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Progressive Myoclonic Epilepsy

  • Roongroj Bhidayasiri
  • Daniel Tarsy
Chapter
Part of the Current Clinical Neurology book series (CCNEU)

Abstract

Myoclonic seizures are epileptic seizures in which the main manifestation is myoclonus. Myoclonus is accompanied by a generalized epileptiform discharge but the myoclonus may be generalized, segmental, or focal. Progressive myoclonic epilepsies (PMEs) are an unusual and heterogeneous group of epilepsies with debilitating progression, resistance to conventional treatment, and poor prognosis. Although initial manifestations may be similar to idiopathic generalized epilepsies or juvenile myoclonic epilepsy, therapeutic failure and progressive worsening of neurological signs suggest PME. Despite its broad clinical spectrum, PME has several distinctive clinical characteristics including myoclonus, multiple seizure types, delay or regression in psychomotor development, and cerebellar signs.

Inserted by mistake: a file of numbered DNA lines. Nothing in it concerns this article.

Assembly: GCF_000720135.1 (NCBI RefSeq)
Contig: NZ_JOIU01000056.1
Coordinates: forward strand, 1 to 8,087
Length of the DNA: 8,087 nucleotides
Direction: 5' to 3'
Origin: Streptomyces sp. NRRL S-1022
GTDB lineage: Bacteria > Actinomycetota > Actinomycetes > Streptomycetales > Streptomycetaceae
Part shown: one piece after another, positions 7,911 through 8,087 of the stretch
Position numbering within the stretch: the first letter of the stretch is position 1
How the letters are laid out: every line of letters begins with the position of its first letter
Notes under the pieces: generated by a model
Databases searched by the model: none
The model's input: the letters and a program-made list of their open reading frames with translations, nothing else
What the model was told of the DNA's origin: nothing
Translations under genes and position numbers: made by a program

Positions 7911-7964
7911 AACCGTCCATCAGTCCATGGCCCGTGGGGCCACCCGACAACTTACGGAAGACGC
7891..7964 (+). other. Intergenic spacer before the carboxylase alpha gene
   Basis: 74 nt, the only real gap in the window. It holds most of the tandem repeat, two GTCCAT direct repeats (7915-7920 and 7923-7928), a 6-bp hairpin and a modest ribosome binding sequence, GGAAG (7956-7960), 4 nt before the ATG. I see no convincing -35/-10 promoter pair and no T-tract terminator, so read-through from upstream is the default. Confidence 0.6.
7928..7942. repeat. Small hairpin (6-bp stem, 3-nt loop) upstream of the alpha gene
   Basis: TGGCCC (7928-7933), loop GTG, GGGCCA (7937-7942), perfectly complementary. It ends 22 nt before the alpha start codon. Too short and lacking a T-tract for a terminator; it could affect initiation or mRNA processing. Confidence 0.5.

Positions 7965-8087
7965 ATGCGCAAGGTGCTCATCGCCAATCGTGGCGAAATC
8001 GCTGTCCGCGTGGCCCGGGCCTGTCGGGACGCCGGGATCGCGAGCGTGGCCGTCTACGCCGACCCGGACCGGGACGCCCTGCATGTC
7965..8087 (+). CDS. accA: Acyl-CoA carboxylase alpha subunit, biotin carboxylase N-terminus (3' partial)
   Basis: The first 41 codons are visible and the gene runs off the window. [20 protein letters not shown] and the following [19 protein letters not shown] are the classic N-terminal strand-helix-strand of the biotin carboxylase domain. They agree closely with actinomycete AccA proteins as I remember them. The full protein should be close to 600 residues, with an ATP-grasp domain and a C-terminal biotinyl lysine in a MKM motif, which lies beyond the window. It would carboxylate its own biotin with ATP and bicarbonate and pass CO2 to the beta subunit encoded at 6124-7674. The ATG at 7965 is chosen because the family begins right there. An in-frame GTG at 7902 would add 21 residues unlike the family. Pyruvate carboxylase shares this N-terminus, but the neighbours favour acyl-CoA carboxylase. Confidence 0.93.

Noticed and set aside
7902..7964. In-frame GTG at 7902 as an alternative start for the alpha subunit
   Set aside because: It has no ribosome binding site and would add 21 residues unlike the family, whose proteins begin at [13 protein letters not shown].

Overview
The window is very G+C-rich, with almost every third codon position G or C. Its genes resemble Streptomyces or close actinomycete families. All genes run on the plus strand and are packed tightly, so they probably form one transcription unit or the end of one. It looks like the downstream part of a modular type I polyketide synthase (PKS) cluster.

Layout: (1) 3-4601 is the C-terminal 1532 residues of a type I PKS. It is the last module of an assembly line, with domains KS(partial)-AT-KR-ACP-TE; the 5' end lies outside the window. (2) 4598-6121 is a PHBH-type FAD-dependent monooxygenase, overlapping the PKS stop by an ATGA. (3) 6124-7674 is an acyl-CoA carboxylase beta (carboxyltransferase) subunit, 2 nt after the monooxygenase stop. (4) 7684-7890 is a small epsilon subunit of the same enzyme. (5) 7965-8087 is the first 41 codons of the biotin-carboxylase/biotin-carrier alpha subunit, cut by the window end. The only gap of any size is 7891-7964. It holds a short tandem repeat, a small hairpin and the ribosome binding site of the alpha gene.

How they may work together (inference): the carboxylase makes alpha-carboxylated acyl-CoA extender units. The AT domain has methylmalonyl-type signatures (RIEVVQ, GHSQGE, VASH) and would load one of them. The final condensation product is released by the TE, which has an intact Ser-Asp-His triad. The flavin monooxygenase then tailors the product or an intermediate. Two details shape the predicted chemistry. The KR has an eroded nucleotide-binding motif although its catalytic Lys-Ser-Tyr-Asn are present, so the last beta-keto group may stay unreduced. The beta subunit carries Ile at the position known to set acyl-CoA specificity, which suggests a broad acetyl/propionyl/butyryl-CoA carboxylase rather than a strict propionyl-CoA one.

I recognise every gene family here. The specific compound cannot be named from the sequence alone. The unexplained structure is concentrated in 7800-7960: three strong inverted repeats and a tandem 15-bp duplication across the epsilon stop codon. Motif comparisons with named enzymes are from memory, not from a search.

Keywords

Status Epilepticus Psychomotor Development Myoclonic Epilepsy Neuronal Ceroid Lipofuscinosis Cerebellar Sign 
These keywords were added by machine and not by the authors. This process is experimental and the keywords may be updated as the learning algorithm improves.

Supplementary material

The patient exhibits multifocal action myoclonus involving the face, trunk, and extremities. (Video contribution from Dr. AV. Delgado-Escueta, UCLA.)

Progressive myoclonic epilepsy.mp4 (MP4 18,869KB)

References

  1. 1.
    Shahwan A, Farrell M, Delanty N. Progressive myoclonic epilepsies: a review of genetic and therapeutic aspects. Lancet Neurol. 2005;4:239–48.PubMedCrossRefGoogle Scholar
  2. 2.
    Delgado-Escueta AV. Advances in Lafora progressive myoclonus epilepsy. Curr Neurol Neurosci Rep. 2007;7:428–33.PubMedCrossRefGoogle Scholar

Copyright information

© Springer Science+Business Media New York 2012

Authors and Affiliations

  • Roongroj Bhidayasiri
    • 1
    • 2
  • Daniel Tarsy
    • 3
  1. 1.Chulalongkorn Center of Excellence on Parkinson’s Disease and Related DisordersChulalongkorn University HospitalBangkokThailand
  2. 2.Department of NeurologyDavid Geffen School of Medicine at UCLALos AngelesUSA
  3. 3.Department of NeurologyHarvard Medical School Beth Israel Deaconess Medical CenterBostonUSA

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